I am abstinent by the grace of God, one more day at a time.  For details, check out my food journal.


From today’s entry in Voices of Recovery:

“It is weakness, not strength, that binds us to each other and to a Higher Power and somehow gives us the ability to do what we cannot do alone.”   — Overeaters Anonymous, Second Edition, p. 5

I am grateful for a program fellowship that accepts me as I am, and for a Higher Power who actually sought me out and bought me in my worst possible condition.  I could no more earn this kind of relationship than I could stop my own compulsive eating!  It is nice to know that I can go through days like yesterday, when “inspired” doesn’t exactly describe me, but that I can express myself and live the truth about myself and still be accepted.  When I interacted with people yesterday, I didn’t have to put on a fake smile and pretend to be happy though I wasn’t.  I could honestly answer folks who asked, that I was having a gloomy day, but that I was confident it was merely a passing emotional storm.  I shared honestly in my devotional journal that the “bear” seemed to be gaining on me if it wasn’t already mauling my backside.  I was comfortable sharing honestly with those who follow along, because I know I am no one’s higher power, and that fellows can only relate to me because I am imperfect.

In John 15, Christ calls Himself “the Vine” and His followers the “branches.”  I am grateful to be so intertwined with the lives around me that they can help support my burdens when my growth is taking a turn and I feel weak.  I am equally grateful for the opportunity to relate to others similarly burdened, who represent opportunities for me to serve.  In lifting one another up, we all grow stronger and more fruitful!  In fact, that same chapter of John warns that any branch isolated withers and dies.  While His primary point was that we should remain connected to Him, it is noteworthy that he did not choose cornstalks or pine trees as His metaphor.  The Vine’s branches, by their very nature, roll and twist together, blooming and yielding their fruit in community as one.

From Proverbs Chapter 18:

1 An unfriendly man pursues selfish ends; he defies all sound judgment.

Here’s a powerful picture!  My spirit is still occupied with the image of the Vine and branches.  This verse demonstrates the complete unreasonableness of the vain person who prefers isolation to community – “an unfriendly man.”  He’s in it for what he can get out of it.  To the objective spectator, it seems obvious the harm he does to himself by trying to grow away from the bunch, all on his own, with no branches to help support him from underneath or shade him from above.  His entire being is exposed and alone.  He is easy prey for the scorching sun and damaging wind!  A goose flying alone doesn’t get far, but when each one rotates in concert through the proper formation, the gaggle can traverse great distances.  To go it alone does seem to defy all sound judgment!  Yet my destroyer keeps trying to get me alone.  No wonder!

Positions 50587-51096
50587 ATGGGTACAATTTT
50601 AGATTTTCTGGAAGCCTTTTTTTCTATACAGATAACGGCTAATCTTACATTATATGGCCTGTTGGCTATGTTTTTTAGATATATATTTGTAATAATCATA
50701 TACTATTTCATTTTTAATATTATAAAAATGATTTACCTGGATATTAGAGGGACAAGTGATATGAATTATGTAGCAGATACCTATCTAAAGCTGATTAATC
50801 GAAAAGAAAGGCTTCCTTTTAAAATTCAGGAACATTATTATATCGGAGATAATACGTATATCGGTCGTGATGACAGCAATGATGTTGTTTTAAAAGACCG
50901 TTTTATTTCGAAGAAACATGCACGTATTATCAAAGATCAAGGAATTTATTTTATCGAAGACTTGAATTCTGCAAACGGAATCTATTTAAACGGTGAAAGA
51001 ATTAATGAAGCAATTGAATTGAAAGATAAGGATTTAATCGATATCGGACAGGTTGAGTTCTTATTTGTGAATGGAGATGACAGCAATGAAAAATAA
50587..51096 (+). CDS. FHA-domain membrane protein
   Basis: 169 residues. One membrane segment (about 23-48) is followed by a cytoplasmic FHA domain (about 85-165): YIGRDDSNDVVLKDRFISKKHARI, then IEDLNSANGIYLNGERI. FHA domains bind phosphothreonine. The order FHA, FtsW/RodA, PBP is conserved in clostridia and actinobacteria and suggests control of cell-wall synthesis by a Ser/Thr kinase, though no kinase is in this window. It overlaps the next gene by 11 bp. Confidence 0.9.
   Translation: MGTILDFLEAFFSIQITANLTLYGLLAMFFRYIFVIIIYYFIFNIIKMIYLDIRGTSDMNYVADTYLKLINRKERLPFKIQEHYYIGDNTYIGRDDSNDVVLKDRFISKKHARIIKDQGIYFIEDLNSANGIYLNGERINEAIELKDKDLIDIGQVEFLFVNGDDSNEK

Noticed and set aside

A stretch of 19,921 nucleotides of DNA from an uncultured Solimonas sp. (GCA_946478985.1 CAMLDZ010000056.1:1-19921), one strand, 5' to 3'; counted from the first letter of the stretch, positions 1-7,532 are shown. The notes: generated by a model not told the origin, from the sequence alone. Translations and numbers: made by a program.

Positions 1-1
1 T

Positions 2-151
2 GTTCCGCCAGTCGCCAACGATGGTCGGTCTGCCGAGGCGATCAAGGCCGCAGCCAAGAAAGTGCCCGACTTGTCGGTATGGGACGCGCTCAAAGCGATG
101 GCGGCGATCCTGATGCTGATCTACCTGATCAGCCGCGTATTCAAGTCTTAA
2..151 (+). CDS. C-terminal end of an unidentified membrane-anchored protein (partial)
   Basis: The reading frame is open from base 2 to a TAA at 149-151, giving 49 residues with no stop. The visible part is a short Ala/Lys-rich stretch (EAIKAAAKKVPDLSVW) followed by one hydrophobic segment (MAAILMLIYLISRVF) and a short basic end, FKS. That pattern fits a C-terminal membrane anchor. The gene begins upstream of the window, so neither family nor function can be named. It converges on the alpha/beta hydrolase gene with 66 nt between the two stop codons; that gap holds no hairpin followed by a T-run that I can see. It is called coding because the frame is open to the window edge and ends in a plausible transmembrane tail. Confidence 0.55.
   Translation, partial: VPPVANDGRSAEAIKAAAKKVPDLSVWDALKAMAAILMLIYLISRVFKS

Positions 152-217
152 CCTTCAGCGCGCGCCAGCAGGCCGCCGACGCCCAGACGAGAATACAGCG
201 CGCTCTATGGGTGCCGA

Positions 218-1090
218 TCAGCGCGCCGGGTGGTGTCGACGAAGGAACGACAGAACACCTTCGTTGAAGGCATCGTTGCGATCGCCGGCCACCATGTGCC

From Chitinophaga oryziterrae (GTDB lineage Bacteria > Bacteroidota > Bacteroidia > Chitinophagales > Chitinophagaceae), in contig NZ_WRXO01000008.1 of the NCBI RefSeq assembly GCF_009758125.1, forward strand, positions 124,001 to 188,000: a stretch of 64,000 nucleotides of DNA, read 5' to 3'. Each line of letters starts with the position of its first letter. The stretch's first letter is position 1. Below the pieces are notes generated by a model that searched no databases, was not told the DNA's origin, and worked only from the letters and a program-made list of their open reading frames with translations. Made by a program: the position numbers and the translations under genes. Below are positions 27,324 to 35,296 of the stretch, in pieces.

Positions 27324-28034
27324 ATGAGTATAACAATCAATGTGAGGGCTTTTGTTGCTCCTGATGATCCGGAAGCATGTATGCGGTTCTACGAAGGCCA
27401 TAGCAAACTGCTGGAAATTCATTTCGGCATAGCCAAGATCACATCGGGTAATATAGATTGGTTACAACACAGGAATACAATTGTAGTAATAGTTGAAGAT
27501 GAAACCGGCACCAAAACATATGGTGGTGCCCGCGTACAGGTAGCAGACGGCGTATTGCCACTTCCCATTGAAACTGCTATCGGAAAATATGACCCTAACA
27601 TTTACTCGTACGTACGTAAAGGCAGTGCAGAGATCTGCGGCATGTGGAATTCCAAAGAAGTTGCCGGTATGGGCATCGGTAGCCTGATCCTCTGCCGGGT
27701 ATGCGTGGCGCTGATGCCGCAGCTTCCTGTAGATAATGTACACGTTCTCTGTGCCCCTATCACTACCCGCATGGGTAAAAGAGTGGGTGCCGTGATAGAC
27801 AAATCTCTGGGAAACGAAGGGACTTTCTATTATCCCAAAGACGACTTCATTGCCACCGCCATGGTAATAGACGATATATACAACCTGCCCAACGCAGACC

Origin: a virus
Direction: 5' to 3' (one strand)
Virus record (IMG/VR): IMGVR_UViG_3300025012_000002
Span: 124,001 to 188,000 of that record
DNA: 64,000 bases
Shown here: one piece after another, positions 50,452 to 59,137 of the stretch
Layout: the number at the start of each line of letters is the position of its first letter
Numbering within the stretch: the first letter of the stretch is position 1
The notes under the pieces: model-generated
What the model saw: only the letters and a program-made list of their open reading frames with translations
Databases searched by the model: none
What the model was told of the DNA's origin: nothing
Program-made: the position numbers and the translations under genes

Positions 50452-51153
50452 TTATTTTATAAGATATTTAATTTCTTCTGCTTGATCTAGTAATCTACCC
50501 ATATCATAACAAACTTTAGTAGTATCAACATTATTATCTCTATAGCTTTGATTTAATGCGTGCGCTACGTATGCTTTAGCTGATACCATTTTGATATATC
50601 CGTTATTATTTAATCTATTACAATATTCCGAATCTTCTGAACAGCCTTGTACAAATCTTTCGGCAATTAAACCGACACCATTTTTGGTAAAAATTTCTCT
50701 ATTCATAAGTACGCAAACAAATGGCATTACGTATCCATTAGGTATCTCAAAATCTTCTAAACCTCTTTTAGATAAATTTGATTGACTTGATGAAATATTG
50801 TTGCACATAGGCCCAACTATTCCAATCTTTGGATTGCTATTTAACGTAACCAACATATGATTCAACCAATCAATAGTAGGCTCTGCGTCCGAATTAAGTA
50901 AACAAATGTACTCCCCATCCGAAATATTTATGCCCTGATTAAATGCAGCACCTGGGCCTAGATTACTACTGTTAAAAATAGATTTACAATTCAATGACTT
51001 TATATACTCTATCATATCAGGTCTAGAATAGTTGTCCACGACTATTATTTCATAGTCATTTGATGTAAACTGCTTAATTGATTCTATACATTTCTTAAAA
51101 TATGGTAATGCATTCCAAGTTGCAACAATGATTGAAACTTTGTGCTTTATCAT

From my reading through the Bible, currently in Job 3:

The Book of Job contains mysteries, many of which I am content to never understand.  One thing about this chapter for which I am grateful is its record of God’s model champion of faith breaking down into despair.  There are several instances of such Bible heroes despairing “even of death” or praying for deliverance from this life, but the instance of Job’s outcry seems to be an unanticipated irony given the confidence the Creator seemed to put in him when Satan came calling.  I can’t speak for all people or even all compulsive overeaters, but I know that I have personally experienced the emotional valley of the shadow of death revealed in Job’s question, “20 Why is light given to those in misery, and life to the bitter of soul…?”

One of the most humbling, and therefore growth-stimulating, experiences of my life was a time when I exhausted the limit of my faith and found that, even then, God was faithful!  Job never got to see God brag about him from His throne.  Neither we nor Job know of the accusations Satan was set to deliver after going in and out of the earth – those countless charges against mankind that were dismissed at God’s mention of Job’s name.  I may never know why my young daughter’s heart surgery had to go poorly before its successful outcome, but I know that God’s great hand extends farther than my spirit’s ability to trust.  I know that because I have despaired.  I know where “bottom” is because I have felt the great “bounce” off its surface, and am rising once again to the hands that lovingly fashioned me.  I know I share this knowledge with heroes like Job, because I read it in this chapter.

From the “Big Book” of Alcoholics Anonymous, “How it Works” page 60:

Do not be discouraged. No one among us has been able to maintain anything like perfect adherence to these principles. We are not saints. The point is, that we are willing to grow along spiritual lines.”


Dear friend, I pray that you may enjoy good health and that all may go well with you, even as your soul is getting along well.”  3 John 2